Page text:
Obstructius (Great Government Philosophers – Part 1)

For many thousands of years people have lived with forms of government that varied from feudal systems, totalitarian monarchs and dictators, forms of democracy, or in some cases, total anarchy. During this time, there were some significant thinkers who studied the way the systems worked. They developed advice for those involved. Prior to working in government, it is wise for potential bureaucrats to take time to research these philosophers and think about the environment into which they are going.

While numerous individuals have studied the area, four major philosophers carved out reputations as being at the forefront of this field. These are Obstrucius, Burocrates, Futilius, and Dillayus. The first of these is Obstructius.

Obstrucius – The first and greatest

Not many people have heard of the great government philosopher Obstrucius. He lived from 550 BC to 470BC in a time when China was still fragmented. He is an often forgotten philosopher who had many pearls of wisdom about how governments should be run. The list is extremely lengthy, however I have included a selection of some of the more pertinent quotes that with which the new government employee should become familiar. Successful public servants may want to have some of these motivational sayings pinned somewhere around their workstations.

• By three methods may we run government: First, by obstruction, which is noblest; second, by procrastination, which is easiest; and third by out-sourcing, which is dearest.

• To be able to practice the five paradigms everywhere in government constitutes perfect virtue: delay decisions, cover one’s arse, show no initiative, do not communicate and remain anonymous.

• Look at a public servant’s acts, watch his motives; find out what pleases him: the public servant is then yours to manipulate.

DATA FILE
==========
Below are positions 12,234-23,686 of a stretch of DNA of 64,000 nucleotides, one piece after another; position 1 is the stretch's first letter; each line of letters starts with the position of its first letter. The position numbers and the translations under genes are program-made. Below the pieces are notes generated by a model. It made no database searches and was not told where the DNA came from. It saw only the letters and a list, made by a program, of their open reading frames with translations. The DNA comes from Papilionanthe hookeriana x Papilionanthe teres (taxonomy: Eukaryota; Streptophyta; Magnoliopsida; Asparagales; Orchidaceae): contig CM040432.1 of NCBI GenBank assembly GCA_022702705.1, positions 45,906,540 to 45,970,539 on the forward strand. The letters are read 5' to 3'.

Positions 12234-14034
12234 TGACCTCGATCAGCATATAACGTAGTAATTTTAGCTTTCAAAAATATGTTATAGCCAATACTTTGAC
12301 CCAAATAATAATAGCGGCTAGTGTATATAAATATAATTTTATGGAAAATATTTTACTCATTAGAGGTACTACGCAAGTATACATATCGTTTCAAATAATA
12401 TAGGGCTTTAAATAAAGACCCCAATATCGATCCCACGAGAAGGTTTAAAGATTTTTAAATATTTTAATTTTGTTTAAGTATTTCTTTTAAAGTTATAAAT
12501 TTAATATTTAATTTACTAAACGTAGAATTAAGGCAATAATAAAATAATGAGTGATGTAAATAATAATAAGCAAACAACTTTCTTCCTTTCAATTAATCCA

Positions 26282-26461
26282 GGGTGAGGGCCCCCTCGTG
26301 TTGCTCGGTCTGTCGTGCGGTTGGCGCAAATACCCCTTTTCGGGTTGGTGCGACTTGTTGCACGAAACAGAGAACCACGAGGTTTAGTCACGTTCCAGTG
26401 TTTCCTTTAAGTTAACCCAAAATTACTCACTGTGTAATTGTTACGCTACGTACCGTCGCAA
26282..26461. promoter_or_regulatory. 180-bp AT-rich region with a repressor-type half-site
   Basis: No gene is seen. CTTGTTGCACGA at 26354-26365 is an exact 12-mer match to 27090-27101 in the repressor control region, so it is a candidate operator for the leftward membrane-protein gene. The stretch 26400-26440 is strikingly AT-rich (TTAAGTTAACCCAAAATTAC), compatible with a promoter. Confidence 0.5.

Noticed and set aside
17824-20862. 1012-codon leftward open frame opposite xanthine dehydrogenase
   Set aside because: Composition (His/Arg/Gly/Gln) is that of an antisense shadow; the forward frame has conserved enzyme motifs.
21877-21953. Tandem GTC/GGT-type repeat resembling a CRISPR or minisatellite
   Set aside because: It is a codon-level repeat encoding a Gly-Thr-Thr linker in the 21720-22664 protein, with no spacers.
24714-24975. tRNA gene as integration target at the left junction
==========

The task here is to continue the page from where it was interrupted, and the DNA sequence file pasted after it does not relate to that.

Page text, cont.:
• If one learns but does not think, one is suited to government. If one thinks but does not learn, one’s government career will be imperilled.

• A public servant who commits a mistake and does not correct it should follow government paradigm number two.

In addition to these first five quotes, there were many, many more pearls of wisdom that came from this great man. He delved into the numerous arms of government and spent hours devising appropriate advice. The view that he eventually came to was that every employee within every arm of the bureaucracy could probably use the same advice. Unfortunately his guide for bureaucrats is now lost, but some of his quotes remain. Below are five more that bureaucrats should become familiar with and use to remind themselves of their purpose in life. There is no record of the death of Obstrucius and it is widely rumoured that he is eternal and continues to run governments all over the world.

(This is an extract from You Can’t Polish a Turd (the Civil Servant’s Manual) published in 2010)

About George Fripley
I am a writer who enjoys writing humour, satire, poetry and sometimes a bit of philosophy. I live in Perth, Western Australia and occasionally get a poem or article published. It's all good fun! I have two books available for unwary readers, Grudges, Rumours and Drama Queens- The Civil Servant's Manual (This contains all that anybody could ever want to know about why government runs so slowly) and More Gravy Please! - the Politician's Handbook. (available through Amazon)

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